BACKGROUND AND PURPOSE - An abnormal expression of some matrix metalloproteinases (MMPs) is related with hemorrhagic transformation events after stroke. Our aim was to investigate MMP-2 and MMP-9 in the ischemic brain and its relation with blood-brain barrier breakdown after hemorrhagic transformation in human stroke. METHODS - We assessed 5 cases of fatal ischemic strokes with hemorrhagic complications; brain samples were obtained from infarct, hemorrhagic, and contralateral tissue. MMP-9 and MMP-2 content was analyzed by zymography and immunohistochemistry was performed to localize MMP-9 and to assess collagen IV integrity in the basal lamina. Laser capture microdissection was performed to isolate blood-brain barrier vessels to study these MMPs. RESULTS - Overall, MMP-9 levels were higher both in hemorrhagic and nonhemorrhagic infarcted tissue compared to contralateral areas (P<0.0001 and P<0.05). Moreover, levels of the cleaved MMP-9 85kDa-form were significantly elevated in the hemorrhagic compared to nonhemorrhagic and contralateral areas (P=0.033 and P<0.0001). No changes were found for MMP-2 content. Immunostaining revealed a strong MMP-9-positive neutrophil infiltration surrounding brain microvessels associated with severe basal lamina type IV collagen degradation and blood extravasation. Microdissection confirmed that content of MMP-9 was similarly high in microvessel endothelium from hemorrhagic and infarcted areas compared to contralateral hemisphere vessels (P<0.05), pointing to neutrophils surrounding dissected microvessels as the main source of MMP-9 in hemorrhagic areas. CONCLUSIONS - Our results show a strong neutrophil infiltration in the infarcted and hemorrhagic areas with local high MMP-9 content closely related to basal lamina collagen IV degradation and blood-brain barrier breakdown. Microvessel and inflammatory MMP-9 response are associated with hemorrhagic complications after stroke. © 2008 American Heart Association, Inc.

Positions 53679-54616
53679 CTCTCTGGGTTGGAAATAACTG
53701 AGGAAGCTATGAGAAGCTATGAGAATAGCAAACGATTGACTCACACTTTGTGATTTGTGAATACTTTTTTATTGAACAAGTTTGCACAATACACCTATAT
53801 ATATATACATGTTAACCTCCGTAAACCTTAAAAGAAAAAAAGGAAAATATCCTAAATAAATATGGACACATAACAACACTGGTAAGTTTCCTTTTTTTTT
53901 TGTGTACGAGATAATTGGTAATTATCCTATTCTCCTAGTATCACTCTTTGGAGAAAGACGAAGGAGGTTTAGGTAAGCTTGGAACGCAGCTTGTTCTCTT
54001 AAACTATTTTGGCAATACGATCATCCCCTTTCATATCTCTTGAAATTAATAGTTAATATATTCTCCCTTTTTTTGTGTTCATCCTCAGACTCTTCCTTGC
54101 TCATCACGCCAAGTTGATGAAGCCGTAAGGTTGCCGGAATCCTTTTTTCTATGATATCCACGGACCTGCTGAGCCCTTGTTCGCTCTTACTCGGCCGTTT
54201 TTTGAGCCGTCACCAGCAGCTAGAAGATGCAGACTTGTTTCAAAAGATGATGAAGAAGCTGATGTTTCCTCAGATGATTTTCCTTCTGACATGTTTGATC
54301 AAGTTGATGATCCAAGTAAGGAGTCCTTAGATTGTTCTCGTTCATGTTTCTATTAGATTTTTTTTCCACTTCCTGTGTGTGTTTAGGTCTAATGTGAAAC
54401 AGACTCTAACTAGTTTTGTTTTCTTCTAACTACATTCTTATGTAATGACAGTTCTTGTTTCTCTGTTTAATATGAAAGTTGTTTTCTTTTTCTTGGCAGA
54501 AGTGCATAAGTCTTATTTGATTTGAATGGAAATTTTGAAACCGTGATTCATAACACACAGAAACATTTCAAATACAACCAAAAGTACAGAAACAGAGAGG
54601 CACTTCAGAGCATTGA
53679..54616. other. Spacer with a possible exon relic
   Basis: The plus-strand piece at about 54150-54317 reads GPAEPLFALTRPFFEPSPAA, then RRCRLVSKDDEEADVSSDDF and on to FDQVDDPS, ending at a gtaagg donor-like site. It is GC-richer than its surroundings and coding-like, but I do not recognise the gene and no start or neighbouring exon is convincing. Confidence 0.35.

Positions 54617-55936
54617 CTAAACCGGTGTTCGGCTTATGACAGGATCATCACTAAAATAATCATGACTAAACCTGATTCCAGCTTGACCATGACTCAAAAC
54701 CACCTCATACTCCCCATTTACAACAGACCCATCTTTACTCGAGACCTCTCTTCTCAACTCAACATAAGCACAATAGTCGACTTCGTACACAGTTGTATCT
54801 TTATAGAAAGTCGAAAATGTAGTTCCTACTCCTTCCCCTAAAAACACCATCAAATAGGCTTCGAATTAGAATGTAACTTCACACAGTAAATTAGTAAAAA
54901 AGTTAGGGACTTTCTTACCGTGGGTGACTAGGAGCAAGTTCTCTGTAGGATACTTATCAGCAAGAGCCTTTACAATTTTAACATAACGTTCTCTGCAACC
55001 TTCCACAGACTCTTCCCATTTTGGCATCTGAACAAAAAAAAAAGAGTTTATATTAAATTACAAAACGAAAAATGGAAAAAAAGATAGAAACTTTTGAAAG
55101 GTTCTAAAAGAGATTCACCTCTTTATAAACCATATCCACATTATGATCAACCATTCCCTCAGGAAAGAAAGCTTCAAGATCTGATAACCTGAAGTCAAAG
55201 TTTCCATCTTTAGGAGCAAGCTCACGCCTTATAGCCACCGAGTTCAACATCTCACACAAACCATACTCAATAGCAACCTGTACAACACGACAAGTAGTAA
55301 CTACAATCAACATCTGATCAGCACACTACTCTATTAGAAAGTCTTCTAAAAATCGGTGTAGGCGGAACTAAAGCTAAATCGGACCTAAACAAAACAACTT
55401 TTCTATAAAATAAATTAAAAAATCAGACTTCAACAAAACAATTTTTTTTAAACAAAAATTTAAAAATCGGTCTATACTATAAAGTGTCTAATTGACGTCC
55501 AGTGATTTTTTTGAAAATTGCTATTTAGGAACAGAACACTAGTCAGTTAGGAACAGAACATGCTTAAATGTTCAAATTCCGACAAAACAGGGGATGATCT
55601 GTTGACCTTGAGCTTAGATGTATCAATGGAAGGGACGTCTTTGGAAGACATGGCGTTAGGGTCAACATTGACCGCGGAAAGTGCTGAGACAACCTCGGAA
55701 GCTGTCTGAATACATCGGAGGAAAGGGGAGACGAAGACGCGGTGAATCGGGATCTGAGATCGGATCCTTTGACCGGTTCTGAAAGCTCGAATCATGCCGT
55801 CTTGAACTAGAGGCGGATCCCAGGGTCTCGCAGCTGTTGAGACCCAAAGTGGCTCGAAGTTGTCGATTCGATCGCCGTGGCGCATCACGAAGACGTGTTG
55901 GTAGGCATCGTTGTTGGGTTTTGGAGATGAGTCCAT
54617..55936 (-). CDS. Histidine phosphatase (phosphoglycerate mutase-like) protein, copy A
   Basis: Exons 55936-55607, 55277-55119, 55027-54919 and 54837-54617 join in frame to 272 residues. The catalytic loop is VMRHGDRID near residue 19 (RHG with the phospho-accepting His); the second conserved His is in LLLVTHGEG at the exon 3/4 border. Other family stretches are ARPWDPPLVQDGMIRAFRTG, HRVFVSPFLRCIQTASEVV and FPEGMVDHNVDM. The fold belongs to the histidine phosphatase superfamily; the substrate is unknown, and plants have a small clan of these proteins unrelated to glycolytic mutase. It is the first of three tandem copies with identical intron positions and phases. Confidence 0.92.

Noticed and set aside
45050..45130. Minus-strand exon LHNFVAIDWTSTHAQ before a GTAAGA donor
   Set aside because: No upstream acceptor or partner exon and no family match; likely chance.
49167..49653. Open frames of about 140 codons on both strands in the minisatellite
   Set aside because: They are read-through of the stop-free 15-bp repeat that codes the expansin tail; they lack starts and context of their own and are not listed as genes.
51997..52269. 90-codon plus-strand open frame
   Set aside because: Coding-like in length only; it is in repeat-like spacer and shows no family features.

|Publication status||Published - 1 Apr 2008|
- Blood-brain barrier
- Collagen IV
- Hemorrhagic transformation